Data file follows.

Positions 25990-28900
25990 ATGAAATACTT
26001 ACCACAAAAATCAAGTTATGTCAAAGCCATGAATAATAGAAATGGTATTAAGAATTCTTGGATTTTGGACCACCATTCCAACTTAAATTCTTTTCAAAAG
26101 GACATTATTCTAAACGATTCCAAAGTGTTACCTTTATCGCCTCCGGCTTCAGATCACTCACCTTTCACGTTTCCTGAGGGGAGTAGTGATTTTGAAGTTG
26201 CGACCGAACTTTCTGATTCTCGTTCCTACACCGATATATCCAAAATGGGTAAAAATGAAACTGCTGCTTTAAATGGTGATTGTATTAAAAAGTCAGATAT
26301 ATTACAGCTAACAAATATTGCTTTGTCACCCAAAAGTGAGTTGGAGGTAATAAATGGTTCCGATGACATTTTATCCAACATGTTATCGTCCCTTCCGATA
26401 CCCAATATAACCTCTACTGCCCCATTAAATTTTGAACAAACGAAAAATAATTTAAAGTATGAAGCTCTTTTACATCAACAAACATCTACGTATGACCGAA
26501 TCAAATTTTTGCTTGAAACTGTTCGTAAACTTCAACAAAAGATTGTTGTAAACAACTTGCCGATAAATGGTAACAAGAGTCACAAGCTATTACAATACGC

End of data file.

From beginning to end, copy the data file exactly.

Positions 25990-28900
25990 ATGAAATACTT
26001 ACCACAAAAATCAAGTTATGTCAAAGCCATGAATAATAGAAATGGTATTAAGAATTCTTGGATTTTGGACCACCATTCCAACTTAAATTCTTTTCAAAAG
26101 GACATTATTCTAAACGATTCCAAAGTGTTACCTTTATCGCCTCCGGCTTCAGATCACTCACCTTTCACGTTTCCTGAGGGGAGTAGTGATTTTGAAGTTG
26201 CGACCGAACTTTCTGATTCTCGTTCCTACACCGATATATCCAAAATGGGTAAAAATGAAACTGCTGCTTTAAATGGTGATTGTATTAAAAAGTCAGATAT
26301 ATTACAGCTAACAAATATTGCTTTGTCACCCAAAAGTGAGTTGGAGGTAATAAATGGTTCCGATGACATTTTATCCAACATGTTATCGTCCCTTCCGATA
26401 CCCAATATAACCTCTACTGCCCCATTAAATTTTGAACAAACGAAAAATAATTTAAAGTATGAAGCTCTTTTACATCAACAAACATCTACGTATGACCGAA
26501 TCAAATTTTTGCTTGAAACTGTTCGTAAACTTCAACAAAAGATTGTTGTAAACAACTTGCCGATAAATGGTAACAAGAGTCACAAGCTATTACAATACGC